Testing begins with the Otis Lennon School Ability Test in kindergarten, and is given again in third and fifth grades. This intelligence test given in the spring is designed to create a picture of students’ thinking and reasoning skills.
CTP tests, which specifically test the amount of verbal and quantitative skills retained in the classroom, are given in grades three through seven in the fall.
In the eighth and ninth grades, Fayette Academy starts preparing students for college admissions testing in the spring with the ASPIRE test, which covers math, English, reading comprehension, and science reasoning. The ASPIRE also provides a prediction score for the ACT.
The PSAT is given to 10th and 11th graders in the fall. It is formulated from the SAT and is used to identify juniors who qualify for the National Merit Scholarship Competition. The PSAT/NMSQT also provides administrators with an “AP Potential” index. The intent is to increase access to Advanced Placement courses and ensure that no student who has the chance of succeeding is overlooked. “AP Potential” identifies students who are 60 percent likely to get a score of 3, 4, or 5 on the AP test.
All high school students are required to take the ACT or SAT for high school graduation eligibility. The ACT and SAT are college admissions tests which are required by most colleges and universities. Students should determine which standardized test is required by the college of their choice. Students may take the test as many times as they choose. Students can register for these tests online. To register for the ACT, click here. The Fayette Academy CEEB code is 432-143.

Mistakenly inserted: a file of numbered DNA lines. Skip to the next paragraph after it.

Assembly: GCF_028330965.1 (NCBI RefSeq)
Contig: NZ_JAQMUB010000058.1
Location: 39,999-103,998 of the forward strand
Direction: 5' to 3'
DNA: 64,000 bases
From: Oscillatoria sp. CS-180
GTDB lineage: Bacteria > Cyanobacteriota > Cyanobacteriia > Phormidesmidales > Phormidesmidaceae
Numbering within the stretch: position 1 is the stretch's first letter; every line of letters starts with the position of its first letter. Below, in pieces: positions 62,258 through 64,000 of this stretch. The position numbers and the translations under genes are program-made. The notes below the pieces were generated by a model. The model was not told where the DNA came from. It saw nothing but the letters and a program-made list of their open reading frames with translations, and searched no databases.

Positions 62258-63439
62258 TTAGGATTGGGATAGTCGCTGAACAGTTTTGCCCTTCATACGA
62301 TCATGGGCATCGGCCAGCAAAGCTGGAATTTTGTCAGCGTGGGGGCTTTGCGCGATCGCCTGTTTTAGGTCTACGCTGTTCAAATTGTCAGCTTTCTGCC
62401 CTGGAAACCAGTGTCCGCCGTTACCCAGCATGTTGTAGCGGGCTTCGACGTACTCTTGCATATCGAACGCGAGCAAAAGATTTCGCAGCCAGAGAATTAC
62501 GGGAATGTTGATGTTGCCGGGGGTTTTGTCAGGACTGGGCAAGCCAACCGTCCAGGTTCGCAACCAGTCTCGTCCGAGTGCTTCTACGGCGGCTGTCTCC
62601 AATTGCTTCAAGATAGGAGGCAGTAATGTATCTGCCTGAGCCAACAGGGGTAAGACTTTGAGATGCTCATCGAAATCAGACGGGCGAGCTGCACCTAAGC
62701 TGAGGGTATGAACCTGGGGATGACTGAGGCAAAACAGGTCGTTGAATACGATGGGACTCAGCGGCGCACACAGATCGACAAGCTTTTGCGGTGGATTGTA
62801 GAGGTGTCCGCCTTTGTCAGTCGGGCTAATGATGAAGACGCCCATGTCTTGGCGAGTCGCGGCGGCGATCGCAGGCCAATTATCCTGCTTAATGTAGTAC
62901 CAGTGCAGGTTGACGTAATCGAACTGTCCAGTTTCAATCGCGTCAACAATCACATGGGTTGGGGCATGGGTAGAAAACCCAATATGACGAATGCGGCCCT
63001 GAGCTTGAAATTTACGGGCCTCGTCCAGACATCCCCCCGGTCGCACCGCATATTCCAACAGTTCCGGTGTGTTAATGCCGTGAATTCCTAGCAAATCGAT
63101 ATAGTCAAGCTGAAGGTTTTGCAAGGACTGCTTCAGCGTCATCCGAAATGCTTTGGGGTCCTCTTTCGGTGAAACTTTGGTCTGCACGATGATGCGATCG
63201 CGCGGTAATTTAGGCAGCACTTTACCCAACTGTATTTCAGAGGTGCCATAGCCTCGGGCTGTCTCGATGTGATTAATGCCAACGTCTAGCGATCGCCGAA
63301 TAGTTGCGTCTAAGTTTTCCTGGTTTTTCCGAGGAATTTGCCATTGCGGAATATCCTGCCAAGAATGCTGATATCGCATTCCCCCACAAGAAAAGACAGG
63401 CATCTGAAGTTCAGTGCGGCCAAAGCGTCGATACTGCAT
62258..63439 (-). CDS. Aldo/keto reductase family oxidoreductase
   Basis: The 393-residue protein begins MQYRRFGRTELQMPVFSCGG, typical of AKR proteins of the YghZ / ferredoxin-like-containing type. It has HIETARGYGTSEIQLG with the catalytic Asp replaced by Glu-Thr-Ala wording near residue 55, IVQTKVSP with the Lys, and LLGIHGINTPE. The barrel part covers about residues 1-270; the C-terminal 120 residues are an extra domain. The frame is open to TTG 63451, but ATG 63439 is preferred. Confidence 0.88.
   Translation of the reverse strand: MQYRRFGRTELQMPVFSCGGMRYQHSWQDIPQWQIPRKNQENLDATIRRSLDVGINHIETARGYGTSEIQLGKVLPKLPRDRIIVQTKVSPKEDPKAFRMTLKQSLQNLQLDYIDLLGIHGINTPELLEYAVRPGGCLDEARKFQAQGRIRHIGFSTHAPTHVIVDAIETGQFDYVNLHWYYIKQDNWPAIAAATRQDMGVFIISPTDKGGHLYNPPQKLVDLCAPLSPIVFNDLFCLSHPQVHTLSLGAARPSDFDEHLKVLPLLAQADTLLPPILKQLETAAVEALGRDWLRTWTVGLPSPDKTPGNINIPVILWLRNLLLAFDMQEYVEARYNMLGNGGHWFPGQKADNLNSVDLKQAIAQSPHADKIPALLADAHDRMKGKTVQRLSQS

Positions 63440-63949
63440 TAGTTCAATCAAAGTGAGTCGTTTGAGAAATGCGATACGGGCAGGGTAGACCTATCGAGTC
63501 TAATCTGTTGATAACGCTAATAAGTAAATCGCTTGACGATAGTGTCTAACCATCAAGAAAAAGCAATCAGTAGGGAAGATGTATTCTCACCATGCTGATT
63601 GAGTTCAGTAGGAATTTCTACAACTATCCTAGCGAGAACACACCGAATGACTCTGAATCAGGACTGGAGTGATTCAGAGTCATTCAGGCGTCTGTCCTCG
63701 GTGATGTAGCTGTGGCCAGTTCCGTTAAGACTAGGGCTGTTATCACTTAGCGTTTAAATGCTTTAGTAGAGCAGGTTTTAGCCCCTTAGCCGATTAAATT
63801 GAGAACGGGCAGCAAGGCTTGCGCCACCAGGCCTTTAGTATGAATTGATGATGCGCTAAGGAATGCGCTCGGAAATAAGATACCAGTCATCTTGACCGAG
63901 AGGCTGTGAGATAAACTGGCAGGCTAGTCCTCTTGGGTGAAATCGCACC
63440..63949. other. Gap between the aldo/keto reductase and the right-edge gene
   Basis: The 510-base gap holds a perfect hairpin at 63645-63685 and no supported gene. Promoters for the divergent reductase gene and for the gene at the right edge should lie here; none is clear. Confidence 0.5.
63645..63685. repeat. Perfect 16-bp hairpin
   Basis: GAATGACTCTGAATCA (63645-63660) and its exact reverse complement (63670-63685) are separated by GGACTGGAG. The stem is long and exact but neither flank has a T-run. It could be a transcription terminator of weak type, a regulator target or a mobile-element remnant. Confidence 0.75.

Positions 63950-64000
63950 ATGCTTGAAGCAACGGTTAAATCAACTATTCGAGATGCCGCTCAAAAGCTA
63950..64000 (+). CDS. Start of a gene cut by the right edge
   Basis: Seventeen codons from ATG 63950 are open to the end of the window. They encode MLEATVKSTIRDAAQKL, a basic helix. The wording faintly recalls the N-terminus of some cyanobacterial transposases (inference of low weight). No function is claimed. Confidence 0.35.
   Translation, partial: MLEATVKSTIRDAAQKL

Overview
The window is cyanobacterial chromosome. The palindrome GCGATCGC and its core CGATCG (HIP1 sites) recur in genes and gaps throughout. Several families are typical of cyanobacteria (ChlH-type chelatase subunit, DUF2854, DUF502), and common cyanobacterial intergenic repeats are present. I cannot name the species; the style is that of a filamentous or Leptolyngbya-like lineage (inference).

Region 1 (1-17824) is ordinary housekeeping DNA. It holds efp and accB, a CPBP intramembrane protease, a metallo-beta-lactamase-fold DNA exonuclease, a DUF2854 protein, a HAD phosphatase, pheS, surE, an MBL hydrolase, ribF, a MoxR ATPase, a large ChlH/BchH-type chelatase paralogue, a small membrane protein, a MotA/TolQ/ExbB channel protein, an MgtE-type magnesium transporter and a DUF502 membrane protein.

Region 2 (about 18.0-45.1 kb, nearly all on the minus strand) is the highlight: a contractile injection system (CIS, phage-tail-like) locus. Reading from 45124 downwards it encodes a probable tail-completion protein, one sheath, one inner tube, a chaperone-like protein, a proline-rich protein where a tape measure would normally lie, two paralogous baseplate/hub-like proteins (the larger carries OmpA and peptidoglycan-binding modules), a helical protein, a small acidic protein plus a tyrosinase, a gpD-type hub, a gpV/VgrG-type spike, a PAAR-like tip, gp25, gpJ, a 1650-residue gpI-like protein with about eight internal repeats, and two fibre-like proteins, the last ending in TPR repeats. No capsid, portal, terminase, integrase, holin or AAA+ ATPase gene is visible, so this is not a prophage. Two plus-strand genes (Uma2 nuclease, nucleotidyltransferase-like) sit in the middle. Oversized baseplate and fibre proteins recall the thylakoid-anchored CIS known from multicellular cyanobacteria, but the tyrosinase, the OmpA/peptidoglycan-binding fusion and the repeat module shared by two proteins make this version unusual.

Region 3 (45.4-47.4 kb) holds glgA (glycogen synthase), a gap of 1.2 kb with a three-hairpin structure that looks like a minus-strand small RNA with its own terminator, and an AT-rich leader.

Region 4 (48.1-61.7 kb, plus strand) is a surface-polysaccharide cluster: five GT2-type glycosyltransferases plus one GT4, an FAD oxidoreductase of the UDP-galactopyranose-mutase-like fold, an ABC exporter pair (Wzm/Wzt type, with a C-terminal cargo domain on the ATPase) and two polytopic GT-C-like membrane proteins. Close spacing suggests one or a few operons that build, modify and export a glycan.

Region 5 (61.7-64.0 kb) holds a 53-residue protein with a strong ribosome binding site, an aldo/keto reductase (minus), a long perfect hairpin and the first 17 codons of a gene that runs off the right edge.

All students enrolled in Advanced Placement courses are required to pay the examination fee and take the AP exam administered at the end of the year. Each AP exam is based on a five point scale- a weighted combination of the student’s multiple-choice portion of the exam and the open-ended portion of the exam. The AP score can be used by institutions to determine if credit will be granted for the course taken, or if a student will be allowed to skip the course entirely. A number of colleges and universities grant credit for scores of 3, 4, or 5; however, it is up to the institution to decide whether or not scores will be accepted for credit. To research college and university course credit policies, click here.